Major IT projects transform how businesses function: they drive increased productivity through better processes and put in the foundations for more efficient working environments. However, if things go wrong the impact can be severe and undermine profitability. SharePoint is no different. When implemented properly, with care to configure it to meet business needs, it brings many benefits to collaboration and processes, but there are things that can go awry.
The fact is, as hard as you try, it is almost impossible to totally remove all potential problems from any IT implementation projects, but by avoiding the most common issues, it is possible to minimise risk and keep things on track.
In this article, we discuss 3 of the biggest project mistakes that can happen when implementing SharePoint development project and offer methods to identify them, avoid them, and ultimately, minimise their impact.
Not Agreeing a Specification
As with any project, when discussing SharePoint, it is essential to have a full specification in place that is agreed by all project stakeholders.
If you lock down the specification at the outset of the project, you can avoid feature creep from the addition of extra functions that may result in delays or cost increases as the focus of the project drifts.
Spotting the Problem
A lack of an agreed specification should be an immediate red flag. But it isn’t always that simple. In some cases, vague outlines are put in place – an example might be “Add Document Sharing”. This might seem simple and logical, however there is a lack of a true definition of what the feature is or how it will be implemented.
Avoiding the Problem
Our development process uses a MoSCoW specification that is agreed at the start of activity. This outlines what the project:
- Must Have
- Should Have
- Could Have
- Won’t Have
The MoSCoW states priorities clearly so that all stakeholders have a clear knowledge of what the project outcome will be. We agree these specifications during the initial workshops that plan the roadmap to ensure that outcomes are clear from the start to avoid future feature creep.
Lack of a Clear Goal for the Project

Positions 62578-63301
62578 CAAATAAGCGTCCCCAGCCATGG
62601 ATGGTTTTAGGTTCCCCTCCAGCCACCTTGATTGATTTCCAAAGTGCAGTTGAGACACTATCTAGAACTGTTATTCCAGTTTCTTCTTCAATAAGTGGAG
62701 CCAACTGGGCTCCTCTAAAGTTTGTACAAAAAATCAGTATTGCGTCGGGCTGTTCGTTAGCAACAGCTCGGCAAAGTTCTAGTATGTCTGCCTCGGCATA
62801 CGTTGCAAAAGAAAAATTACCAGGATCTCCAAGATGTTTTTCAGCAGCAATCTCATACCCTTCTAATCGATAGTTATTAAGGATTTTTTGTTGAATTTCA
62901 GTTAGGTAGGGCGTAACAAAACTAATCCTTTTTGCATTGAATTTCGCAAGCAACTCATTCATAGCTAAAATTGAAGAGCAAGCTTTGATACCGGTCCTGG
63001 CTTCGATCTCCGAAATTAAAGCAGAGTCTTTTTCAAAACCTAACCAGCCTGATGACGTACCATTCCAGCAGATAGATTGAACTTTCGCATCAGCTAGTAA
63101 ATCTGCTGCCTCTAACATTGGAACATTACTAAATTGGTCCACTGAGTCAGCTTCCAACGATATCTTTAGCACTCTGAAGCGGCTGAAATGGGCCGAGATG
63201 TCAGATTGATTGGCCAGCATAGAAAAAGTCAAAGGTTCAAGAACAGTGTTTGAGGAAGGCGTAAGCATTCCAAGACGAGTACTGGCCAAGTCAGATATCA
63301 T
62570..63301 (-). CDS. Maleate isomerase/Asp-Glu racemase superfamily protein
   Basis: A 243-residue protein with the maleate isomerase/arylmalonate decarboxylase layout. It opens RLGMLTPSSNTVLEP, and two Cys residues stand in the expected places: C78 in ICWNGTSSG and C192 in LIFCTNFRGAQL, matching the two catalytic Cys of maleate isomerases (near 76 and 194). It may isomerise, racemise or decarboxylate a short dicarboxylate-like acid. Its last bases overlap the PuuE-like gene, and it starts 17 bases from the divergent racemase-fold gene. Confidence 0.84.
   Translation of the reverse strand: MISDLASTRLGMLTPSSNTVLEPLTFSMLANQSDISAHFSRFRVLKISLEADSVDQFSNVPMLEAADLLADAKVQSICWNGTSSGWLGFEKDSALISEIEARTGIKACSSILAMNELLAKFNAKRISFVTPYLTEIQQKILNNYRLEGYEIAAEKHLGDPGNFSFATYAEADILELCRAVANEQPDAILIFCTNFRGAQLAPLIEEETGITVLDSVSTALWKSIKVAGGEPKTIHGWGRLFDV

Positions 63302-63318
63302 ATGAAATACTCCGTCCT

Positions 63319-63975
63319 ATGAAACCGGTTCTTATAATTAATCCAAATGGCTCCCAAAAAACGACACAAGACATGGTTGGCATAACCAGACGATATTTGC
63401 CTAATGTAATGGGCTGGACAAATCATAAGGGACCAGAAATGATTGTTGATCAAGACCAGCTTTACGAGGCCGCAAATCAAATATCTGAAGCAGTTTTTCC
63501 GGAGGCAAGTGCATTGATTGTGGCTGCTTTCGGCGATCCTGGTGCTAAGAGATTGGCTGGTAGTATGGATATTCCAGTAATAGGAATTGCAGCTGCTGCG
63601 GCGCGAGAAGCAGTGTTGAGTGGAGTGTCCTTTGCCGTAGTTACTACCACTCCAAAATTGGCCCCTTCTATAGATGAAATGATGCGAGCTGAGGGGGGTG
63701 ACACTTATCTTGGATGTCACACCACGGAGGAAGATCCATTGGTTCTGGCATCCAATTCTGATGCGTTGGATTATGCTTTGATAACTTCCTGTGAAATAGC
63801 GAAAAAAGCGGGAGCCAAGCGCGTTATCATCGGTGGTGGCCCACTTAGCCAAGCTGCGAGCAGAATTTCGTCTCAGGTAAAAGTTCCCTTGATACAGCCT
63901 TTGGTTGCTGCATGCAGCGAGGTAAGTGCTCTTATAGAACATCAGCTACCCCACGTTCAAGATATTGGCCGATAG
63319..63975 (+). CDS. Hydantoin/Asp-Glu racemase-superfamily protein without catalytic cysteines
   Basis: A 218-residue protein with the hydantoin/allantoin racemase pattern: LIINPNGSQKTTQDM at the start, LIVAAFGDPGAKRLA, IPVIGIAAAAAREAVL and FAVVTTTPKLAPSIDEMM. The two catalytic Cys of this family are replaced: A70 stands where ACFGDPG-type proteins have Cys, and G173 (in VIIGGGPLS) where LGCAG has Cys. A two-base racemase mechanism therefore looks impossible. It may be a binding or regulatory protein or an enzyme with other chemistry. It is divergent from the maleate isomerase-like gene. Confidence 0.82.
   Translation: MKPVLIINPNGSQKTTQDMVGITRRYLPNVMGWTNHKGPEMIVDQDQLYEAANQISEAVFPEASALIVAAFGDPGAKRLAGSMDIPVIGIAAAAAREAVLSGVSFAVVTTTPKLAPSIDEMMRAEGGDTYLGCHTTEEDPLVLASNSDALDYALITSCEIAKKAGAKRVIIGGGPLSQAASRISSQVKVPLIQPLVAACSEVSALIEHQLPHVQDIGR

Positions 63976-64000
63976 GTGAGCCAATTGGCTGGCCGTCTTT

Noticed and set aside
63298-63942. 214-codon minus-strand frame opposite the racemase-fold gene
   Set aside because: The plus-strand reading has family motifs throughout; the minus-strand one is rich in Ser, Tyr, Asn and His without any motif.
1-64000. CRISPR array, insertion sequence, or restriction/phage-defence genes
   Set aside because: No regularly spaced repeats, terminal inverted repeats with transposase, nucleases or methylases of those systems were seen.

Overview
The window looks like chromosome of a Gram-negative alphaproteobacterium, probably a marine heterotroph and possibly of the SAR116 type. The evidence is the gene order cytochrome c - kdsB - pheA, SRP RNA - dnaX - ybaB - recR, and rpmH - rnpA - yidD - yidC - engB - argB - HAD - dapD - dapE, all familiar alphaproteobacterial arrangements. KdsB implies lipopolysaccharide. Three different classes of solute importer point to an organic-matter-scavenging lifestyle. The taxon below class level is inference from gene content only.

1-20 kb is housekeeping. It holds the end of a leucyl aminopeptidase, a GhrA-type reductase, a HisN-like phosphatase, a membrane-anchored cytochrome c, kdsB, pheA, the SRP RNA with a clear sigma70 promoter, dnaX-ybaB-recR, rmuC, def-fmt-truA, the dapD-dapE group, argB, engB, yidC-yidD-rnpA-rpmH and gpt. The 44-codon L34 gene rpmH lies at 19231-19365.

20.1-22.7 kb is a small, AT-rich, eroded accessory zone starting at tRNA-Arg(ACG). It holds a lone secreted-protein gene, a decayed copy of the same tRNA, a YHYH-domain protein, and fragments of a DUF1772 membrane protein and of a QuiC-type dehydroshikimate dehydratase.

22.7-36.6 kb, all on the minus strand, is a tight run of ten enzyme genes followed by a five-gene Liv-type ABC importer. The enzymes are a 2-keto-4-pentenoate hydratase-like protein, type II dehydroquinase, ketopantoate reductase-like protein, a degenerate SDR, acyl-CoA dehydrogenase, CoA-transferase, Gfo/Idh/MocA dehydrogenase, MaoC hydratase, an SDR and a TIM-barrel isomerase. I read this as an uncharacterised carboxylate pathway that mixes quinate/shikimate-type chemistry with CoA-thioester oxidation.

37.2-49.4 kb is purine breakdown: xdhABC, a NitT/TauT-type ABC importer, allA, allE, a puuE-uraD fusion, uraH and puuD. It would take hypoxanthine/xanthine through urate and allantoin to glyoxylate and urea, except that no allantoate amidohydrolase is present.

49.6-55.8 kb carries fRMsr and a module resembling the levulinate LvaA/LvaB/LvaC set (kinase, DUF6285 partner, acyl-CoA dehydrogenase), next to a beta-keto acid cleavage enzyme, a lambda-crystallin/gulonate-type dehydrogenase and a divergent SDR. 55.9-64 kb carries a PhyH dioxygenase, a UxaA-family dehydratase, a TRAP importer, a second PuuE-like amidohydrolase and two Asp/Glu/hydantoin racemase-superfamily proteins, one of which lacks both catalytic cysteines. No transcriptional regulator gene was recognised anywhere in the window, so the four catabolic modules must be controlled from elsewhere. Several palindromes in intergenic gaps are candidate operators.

As above, this may seem basic, but it is often the case that a project doesn’t have a clear and measurable goal that would allow for analysis of whether the project has been successful.
In most cases, the business case for greenlighting a project is the operational efficiencies, but these must be tied into the specific elements of the project so that the outcome can be understood.
Spotting the Problem
As with many common issues in an IT project, the key symptom of a lack of a clear goal, is limited clarity in the planning. Without a clear reason for something to be done as part of the SharePoint development process, it is hard to understand exactly what is wanted.
The goal of the project might be straightforward – adding a holiday booking application to a SharePoint intranet. This needs to be backed up with what the purpose of the application is for the business and what benefit having this in SharePoint or elsewhere might bring – the benefits may be clear, but they need to be stated so that they can be measured.
Avoiding the Problem
During the planning phase of a SharePoint project we use workshops that help us develop a clear understanding of what different stakeholders within an organisation need from SharePoint. From these, we take the findings and compare the needs of the business with the needs of staff and the available budget for the project.
This analysis allows us to create a structured project plan with clear and commercially relevant goals for SharePoint.
The Wrong Project Leader
While it can be uncomfortable to recognise, in some cases, the root cause of project failure is that the wrong person is in charge of delivery. There are some key reasons for this:
- Too little experience in project management
- Too little time to manage the project
- Too little authority to manage delivery
How to Spot the Problem
In the above cases, the result will be the same – a project where there is a lack of control which means a lack of clarity in progress, or a drift in the completion date.
How to Avoid the Problem
The only real cure is prevention. To be successful, you need to have an experienced project manager who has full authority over project delivery. They need the autonomy to not be overruled about features or implementation once the roadmap and specification have been agreed.
How we Can Help
In most cases, analysing project progress means that it is possible to get things back on track and keep them there.
If you’re still in the planning stages, running SharePoint workshops can create a firm specification and roadmap that can form the basis of the project.
If the project is already underway, pausing activity and auditing what is being done compared to the business case and specification can help bring things back under control.
Finally, if the project is complete, but the goals have not been met, we can review the activity and then plan a recovery that helps you maximise benefits within the available budget.
To see how we can help, call us today and speak to a member of our project team.